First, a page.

Sexual Assault Will Become a Sometimes Less Serious Charge
That isn't to say that all sexual assaults would be treated less seriously in this scenario. Some sex crimes will always strike people as maximally abhorrent and awful. But if a person can technically run afoul of sexual-assault rules by, say, misreading the vibe on a first date, leaning over during the movie, and initiating an unwanted kiss, there will be scenarios on the margin—perhaps not that one exactly, but you get the idea—where observers agree affirmative consent was violated and that some sanction is warranted, but nevertheless feel the incident is different in degree or kind than their bygone notion of what the crime "sexual assault" is.
There are two spins to put on this. On one hand, perhaps it is salutary to maintain undiminished taboos around all rape and sexual assault, preserving clarity about its awfulness, avoiding ignorant tropes like the canard that date rape isn't "as bad" as stranger rape, and conferring maximal opprobrium on those who act sexually without consent. Or perhaps a spectrum of opprobrium would be salutary, as in cases where the victim regards himself or herself as having been wronged, but eschews taking any action because he or she doesn't believe it was sexual assault, or want to be subjected to—or subject someone else to—a sexual-assault case. In some ways, this is similar to the tension between wanting racism to carry a powerful taboo and seeing situations where that very taboo makes it harder to call out and remedy conduct that is mildly racially offensive.
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Though some of the foregoing scenarios are of my own creation, I don't have any idea how affirmative-consent laws will actually play out on California's college campuses, how variable the effect will be on different college campuses, or whether the overall change in sexual culture will be salutary, negative, or negligible. By temperament, I tend to worry about unintended consequences more than most, but the legislature has spoken and early results will be in soon enough. I hope to report on campuses and find out how they're working.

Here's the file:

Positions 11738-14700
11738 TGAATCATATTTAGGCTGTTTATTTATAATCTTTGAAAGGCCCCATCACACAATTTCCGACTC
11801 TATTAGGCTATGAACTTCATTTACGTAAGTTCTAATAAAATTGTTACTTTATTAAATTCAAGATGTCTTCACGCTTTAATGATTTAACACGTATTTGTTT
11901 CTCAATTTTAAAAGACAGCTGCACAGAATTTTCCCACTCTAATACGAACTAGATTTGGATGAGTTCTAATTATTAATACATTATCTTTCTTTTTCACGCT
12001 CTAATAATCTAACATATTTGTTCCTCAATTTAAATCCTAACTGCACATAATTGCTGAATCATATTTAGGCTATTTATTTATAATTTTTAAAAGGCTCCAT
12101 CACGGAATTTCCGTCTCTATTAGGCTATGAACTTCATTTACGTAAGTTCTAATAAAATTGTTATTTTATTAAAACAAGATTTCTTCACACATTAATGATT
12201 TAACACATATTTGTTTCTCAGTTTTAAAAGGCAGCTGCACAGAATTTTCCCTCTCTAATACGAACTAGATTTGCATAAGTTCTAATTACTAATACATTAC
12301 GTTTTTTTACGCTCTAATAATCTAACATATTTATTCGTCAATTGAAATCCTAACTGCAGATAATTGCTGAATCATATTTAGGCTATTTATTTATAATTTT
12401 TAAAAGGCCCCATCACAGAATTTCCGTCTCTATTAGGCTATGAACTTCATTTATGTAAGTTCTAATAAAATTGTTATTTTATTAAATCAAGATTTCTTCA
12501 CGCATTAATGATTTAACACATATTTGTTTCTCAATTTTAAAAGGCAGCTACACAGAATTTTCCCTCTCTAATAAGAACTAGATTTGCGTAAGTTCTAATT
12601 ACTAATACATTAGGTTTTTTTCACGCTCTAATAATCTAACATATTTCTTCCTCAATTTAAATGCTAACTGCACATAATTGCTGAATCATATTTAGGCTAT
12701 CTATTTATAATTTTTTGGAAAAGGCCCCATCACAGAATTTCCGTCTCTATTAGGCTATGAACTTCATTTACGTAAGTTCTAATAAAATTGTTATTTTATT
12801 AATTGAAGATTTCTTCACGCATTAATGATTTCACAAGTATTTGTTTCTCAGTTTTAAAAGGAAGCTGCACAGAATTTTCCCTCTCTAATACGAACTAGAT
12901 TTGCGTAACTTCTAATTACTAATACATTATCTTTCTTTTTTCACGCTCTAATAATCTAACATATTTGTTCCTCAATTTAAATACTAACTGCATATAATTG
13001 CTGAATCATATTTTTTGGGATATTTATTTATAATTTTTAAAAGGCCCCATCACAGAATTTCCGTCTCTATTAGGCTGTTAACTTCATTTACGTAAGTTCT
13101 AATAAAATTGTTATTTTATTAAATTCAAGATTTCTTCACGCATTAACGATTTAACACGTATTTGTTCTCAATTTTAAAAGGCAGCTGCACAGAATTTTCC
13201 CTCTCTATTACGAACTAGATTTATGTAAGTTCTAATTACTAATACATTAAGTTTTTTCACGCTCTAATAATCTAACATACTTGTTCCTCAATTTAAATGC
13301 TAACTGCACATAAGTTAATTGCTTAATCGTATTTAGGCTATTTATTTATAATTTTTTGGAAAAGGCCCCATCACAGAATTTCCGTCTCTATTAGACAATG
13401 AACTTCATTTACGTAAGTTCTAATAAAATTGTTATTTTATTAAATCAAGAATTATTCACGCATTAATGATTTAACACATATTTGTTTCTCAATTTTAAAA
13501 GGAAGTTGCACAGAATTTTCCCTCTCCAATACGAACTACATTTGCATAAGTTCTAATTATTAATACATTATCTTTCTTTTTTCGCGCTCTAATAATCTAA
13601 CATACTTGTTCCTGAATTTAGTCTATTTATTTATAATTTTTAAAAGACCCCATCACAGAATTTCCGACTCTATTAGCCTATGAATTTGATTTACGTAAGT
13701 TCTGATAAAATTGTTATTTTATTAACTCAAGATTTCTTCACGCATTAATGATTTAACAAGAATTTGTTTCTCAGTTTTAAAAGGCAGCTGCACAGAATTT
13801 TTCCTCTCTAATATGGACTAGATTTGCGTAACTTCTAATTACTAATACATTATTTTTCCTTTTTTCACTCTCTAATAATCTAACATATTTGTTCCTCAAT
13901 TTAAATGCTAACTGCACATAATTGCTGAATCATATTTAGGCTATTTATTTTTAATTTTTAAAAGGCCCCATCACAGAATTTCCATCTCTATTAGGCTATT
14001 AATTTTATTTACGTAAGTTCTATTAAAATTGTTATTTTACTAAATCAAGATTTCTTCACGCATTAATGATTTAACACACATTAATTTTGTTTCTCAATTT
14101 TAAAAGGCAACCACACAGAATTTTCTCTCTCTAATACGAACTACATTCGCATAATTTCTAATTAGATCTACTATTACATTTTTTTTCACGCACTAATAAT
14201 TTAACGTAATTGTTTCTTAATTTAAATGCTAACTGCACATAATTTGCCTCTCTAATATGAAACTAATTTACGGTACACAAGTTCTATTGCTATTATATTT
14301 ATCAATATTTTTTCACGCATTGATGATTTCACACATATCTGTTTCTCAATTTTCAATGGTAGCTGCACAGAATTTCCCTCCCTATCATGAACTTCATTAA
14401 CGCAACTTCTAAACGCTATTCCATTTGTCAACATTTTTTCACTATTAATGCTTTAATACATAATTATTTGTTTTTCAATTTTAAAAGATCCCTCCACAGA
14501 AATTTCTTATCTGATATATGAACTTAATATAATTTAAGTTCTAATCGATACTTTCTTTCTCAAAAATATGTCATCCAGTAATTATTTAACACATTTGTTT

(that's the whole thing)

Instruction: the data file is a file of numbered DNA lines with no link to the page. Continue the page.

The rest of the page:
It is nevertheless worth thinking through scenarios like the ones above, for the law is very likely to have a mishmash of positive and negative consequences coexisting with one another—and perhaps anticipating potential pitfalls as well as opportunities for worthwhile change can help college students and administrators to steer things in a slightly better direction than they'd float on their own.
With that in mind, I hope current college students (or recent grads) who've made it through the musings of out-of-touch oldsters like me will reflect on their observations and experiences, and then send email articulating how they think affirmative-consent laws will play out (or have played out) on campus. What are commentators who haven't themselves been college students for years or decades missing, or misunderstanding, about sexual culture on campus today or how it will change? Insightful email sent to email@example.com will published as reader letters.